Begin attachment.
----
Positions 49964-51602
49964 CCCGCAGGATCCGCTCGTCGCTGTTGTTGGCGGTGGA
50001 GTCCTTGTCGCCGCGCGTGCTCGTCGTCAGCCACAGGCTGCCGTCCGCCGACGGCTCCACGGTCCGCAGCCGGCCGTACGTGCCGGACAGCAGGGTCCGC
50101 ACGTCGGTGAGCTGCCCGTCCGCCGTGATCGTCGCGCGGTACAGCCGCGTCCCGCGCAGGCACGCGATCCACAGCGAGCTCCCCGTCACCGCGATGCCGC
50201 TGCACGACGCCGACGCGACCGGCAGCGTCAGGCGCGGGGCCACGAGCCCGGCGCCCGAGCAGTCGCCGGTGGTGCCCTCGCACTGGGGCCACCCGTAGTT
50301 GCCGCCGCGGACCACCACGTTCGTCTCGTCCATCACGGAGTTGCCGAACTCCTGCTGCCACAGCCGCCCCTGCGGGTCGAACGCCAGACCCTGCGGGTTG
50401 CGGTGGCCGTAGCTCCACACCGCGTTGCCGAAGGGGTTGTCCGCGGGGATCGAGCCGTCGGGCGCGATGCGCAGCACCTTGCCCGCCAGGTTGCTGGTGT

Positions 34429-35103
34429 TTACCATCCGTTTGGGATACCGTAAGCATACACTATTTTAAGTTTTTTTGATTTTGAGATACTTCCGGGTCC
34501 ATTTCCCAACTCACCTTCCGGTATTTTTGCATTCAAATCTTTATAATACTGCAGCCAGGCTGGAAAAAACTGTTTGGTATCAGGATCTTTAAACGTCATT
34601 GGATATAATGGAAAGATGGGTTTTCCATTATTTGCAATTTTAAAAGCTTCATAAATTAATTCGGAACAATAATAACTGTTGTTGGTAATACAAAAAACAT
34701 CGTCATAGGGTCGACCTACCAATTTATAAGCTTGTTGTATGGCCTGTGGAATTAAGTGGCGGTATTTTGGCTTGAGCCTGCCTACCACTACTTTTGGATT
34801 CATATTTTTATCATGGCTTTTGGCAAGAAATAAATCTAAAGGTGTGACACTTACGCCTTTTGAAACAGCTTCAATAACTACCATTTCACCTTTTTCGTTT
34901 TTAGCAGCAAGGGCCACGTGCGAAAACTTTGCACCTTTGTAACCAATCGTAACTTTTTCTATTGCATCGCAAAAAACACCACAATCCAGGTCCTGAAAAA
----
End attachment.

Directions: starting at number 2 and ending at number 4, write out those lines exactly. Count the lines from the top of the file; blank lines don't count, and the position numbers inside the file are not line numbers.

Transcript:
49964 CCCGCAGGATCCGCTCGTCGCTGTTGTTGGCGGTGGA
50001 GTCCTTGTCGCCGCGCGTGCTCGTCGTCAGCCACAGGCTGCCGTCCGCCGACGGCTCCACGGTCCGCAGCCGGCCGTACGTGCCGGACAGCAGGGTCCGC
50101 ACGTCGGTGAGCTGCCCGTCCGCCGTGATCGTCGCGCGGTACAGCCGCGTCCCGCGCAGGCACGCGATCCACAGCGAGCTCCCCGTCACCGCGATGCCGC